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How To Grow Brussel Sprouts In Containers – A Complete Guide

Brussel sprouts are a delicious vegetable commonly grown and harvested in cooler weather. It is pretty uncommon to see the everyday gardener growing Brussel sprouts because the general idea is that they aren’t the easiest vegetable to grow. However, I think that should change. Brussel sprouts can be so fun and are easy to grow once you get the hang of it and learn about the things they are picky about. 

Brussel sprouts can easily be grown in containers or pots; they need the proper amount of space. As long as you know the right season, how to water, and how to fertilize your Brussel sprout plants, they are so easy to grow!

To learn all the details about growing Brussel sprouts in pots, you’ve come to the right place! 

Steps to Growing Brussel Sprouts in Containers 

Growing Brussel sprouts in pots are almost the same as growing them. Typically, if you have a five-gallon pot, you can grow one brussel sprout plant. If you have a ten-gallon pot, you can try growing two. Here are the steps to growing Brussel sprouts in pots.

Starting Seeds

Brussel sprouts are a cooler weather plant. You should start your Brussel seeds around four months before the last frost date. They need to be started indoors or in a greenhouse setting because they need temperatures above at least 45 to germinate. 

Pot Placement 

Placing your pot is an important task. Place the pot somewhere protected from things like animals and wind. Brussel sprouts enjoy the full sun but need at the very least 6 hours of sunlight a day. Once the plant is ready, there should be no more frost; however, if a cold front is coming or weather below 40, take your pot (with the plant) inside for the night. 

Preparing the Soil

Brussel sprouts are really like an even mixture of nutrients in their fertilizer. For the NPK (nitrogen, phosphorus, and potassium) levels, you can use a fertilizer that is, for example, 10-10-10 or 15-15-15. These are great fertilizers to mix into your regular potting soil before you plant Brussel sprouts.

It helps if it is a slow-release fertilizer as well, meaning the nutrients will slowly feed your plants throughout the length of their growth. Always make sure your pot and soil are well-draining! 

Transplant Seedlings

Once your seedlings are about 5-8 inches tall, with sturdy stems and multiple leaves, you can transplant the seedling(s) into its final destination pot. This goes for seedlings you purchase as well. Again, if you have a five-gallon pot, one brussel sprout seedling will fit comfortably in that pot.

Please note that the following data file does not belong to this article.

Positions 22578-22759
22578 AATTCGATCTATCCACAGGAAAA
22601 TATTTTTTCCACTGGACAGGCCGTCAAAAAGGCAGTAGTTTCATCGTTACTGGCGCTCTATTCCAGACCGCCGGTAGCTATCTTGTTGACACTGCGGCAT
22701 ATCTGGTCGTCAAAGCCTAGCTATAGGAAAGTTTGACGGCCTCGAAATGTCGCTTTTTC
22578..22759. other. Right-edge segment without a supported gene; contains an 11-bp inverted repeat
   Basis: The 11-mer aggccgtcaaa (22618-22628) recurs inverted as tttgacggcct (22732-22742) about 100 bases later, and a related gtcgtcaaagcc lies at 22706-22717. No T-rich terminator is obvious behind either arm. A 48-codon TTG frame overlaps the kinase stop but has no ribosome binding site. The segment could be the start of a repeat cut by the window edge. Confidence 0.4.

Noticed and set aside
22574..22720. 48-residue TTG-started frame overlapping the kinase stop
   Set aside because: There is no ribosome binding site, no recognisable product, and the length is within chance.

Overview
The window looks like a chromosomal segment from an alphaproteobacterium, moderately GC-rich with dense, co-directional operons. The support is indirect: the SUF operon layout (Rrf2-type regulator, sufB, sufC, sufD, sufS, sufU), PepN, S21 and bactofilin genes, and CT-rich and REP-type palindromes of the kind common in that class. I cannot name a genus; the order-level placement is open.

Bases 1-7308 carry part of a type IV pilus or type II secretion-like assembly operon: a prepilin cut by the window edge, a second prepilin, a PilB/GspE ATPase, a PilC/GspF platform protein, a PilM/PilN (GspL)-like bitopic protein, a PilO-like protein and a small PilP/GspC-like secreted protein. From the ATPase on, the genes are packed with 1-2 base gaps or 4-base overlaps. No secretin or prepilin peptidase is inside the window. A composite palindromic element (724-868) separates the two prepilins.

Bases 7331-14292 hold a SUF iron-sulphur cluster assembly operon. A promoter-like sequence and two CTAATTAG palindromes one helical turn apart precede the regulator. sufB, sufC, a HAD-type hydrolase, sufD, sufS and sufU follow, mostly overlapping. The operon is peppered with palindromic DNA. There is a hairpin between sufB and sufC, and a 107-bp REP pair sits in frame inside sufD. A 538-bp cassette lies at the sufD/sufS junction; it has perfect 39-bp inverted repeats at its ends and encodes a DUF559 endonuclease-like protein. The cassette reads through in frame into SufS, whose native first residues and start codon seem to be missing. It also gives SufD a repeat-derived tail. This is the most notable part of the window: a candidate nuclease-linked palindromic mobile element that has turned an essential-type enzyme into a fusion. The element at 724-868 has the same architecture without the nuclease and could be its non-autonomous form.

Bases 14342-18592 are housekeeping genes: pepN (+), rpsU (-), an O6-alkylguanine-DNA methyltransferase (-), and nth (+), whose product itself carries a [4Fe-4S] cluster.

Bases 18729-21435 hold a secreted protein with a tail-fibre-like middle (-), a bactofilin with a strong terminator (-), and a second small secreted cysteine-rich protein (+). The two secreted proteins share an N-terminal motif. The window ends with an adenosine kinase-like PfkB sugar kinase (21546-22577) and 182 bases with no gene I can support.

If you are growing Brussel sprouts in pots, a five-gallon pot should be the smallest pot you plant them. Anything smaller, and the plant may not have enough space to grow and produce. Make sure your soil is damp, and carefully place the transplant in a small hole and pat dirt around it once it’s in place. 


If you have a larger pot (10 gallons or more), you can choose to plant more than one brussel sprout plant in the pot. Brussel sprouts need at least 18 inches apart, so make sure your pot has enough space to determine how many plants can fit into one pot. Brussel sprout roots usually grow anywhere from 18-36 inches deep, so you will want to have a pot that is around that deep. 

Caring For Potted Brussel Sprouts

Now all that’s left is to keep the brussel sprout plant nice and happy. Brussel sprouts like to have their soil kept fairly moist but not overwatered. Watering Brussel sprouts to get 1-2 inches a week is recommended. As the stalk begins to develop, you should pick the bottom few inches of leaves from the stalk to encourage the stalk growth upwards.

This is one of the more essential parts of growing Brussel sprouts. Also, as the brussel sprout plant grows, it’s good to tie a stake against the plant to keep it from tipping over. Bamboo stakes are the best choice to use. Continue fertilizing your plant using a 5-10-10 or a 10-5-10 liquid fertilizer once a week to help maintain the nutrients getting to the plant.


Brussel sprouts are slow growers and will generally grow for around three months until they are ready to harvest; this is why you should start the seeds so early. When they are no more than 2 inches in diameter and no less than 1 inch in diameter, this is when the sprouts are ready to be harvested.

They will feel slightly and have a lush green color. Lower sprouts are usually ready before the upper ones, and you can harvest them first while you wait for the rest. Do not yank the sprouts off; carefully twist them until they pop off. Brussel sprouts are a one-and-done type of harvest.